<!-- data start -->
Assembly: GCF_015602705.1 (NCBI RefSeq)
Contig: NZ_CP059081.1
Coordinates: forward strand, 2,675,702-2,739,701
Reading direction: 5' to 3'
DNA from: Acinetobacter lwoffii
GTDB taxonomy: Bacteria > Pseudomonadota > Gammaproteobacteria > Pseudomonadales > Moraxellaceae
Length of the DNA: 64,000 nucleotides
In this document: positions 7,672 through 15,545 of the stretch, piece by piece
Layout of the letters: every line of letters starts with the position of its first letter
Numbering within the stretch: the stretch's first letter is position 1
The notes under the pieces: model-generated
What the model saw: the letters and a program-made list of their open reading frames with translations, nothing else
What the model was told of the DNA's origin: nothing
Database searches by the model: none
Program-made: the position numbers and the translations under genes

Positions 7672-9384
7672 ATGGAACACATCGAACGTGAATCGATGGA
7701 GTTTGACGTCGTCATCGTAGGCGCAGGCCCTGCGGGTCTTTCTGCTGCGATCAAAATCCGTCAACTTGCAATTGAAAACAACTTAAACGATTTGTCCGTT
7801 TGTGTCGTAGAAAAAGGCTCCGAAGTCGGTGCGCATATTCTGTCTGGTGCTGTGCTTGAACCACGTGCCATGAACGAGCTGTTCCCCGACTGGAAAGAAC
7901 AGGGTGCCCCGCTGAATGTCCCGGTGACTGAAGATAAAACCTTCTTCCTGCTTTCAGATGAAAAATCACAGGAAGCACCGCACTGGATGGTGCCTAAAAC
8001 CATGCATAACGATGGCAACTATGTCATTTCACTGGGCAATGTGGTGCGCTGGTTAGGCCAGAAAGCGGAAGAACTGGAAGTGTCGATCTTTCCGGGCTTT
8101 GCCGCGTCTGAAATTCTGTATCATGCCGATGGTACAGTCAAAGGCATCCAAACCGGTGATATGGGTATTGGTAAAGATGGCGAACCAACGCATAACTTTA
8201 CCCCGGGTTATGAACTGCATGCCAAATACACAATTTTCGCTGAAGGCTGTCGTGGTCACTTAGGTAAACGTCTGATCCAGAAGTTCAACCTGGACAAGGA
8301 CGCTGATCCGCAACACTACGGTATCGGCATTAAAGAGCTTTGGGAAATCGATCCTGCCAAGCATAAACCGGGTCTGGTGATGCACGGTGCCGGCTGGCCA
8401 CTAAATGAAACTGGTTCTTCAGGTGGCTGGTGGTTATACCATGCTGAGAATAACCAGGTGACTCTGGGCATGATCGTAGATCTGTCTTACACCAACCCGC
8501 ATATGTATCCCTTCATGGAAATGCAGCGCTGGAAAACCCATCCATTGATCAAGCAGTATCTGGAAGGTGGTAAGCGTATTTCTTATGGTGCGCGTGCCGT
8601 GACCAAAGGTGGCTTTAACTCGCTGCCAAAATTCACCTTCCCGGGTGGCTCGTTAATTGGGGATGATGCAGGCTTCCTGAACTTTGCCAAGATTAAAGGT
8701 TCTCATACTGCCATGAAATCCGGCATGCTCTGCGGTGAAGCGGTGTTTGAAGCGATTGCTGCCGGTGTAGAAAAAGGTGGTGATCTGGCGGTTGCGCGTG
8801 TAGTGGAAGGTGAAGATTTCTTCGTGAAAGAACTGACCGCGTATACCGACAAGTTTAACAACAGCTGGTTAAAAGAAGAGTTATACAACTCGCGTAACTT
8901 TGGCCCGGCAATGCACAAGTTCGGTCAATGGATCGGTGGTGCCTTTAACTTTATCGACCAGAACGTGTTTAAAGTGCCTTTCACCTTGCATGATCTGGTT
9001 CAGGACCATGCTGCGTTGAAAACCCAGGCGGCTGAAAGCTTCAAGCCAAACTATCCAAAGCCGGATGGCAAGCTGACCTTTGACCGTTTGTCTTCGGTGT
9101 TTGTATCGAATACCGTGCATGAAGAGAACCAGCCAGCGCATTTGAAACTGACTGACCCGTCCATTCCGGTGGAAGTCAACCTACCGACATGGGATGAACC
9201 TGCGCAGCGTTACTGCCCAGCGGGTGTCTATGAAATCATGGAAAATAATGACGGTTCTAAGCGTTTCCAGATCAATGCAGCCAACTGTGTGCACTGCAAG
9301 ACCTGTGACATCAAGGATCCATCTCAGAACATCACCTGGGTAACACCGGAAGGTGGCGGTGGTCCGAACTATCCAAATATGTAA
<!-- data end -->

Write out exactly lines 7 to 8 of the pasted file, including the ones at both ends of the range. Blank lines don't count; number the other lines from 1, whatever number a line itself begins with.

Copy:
Length of the DNA: 64,000 nucleotides
In this document: positions 7,672 through 15,545 of the stretch, piece by piece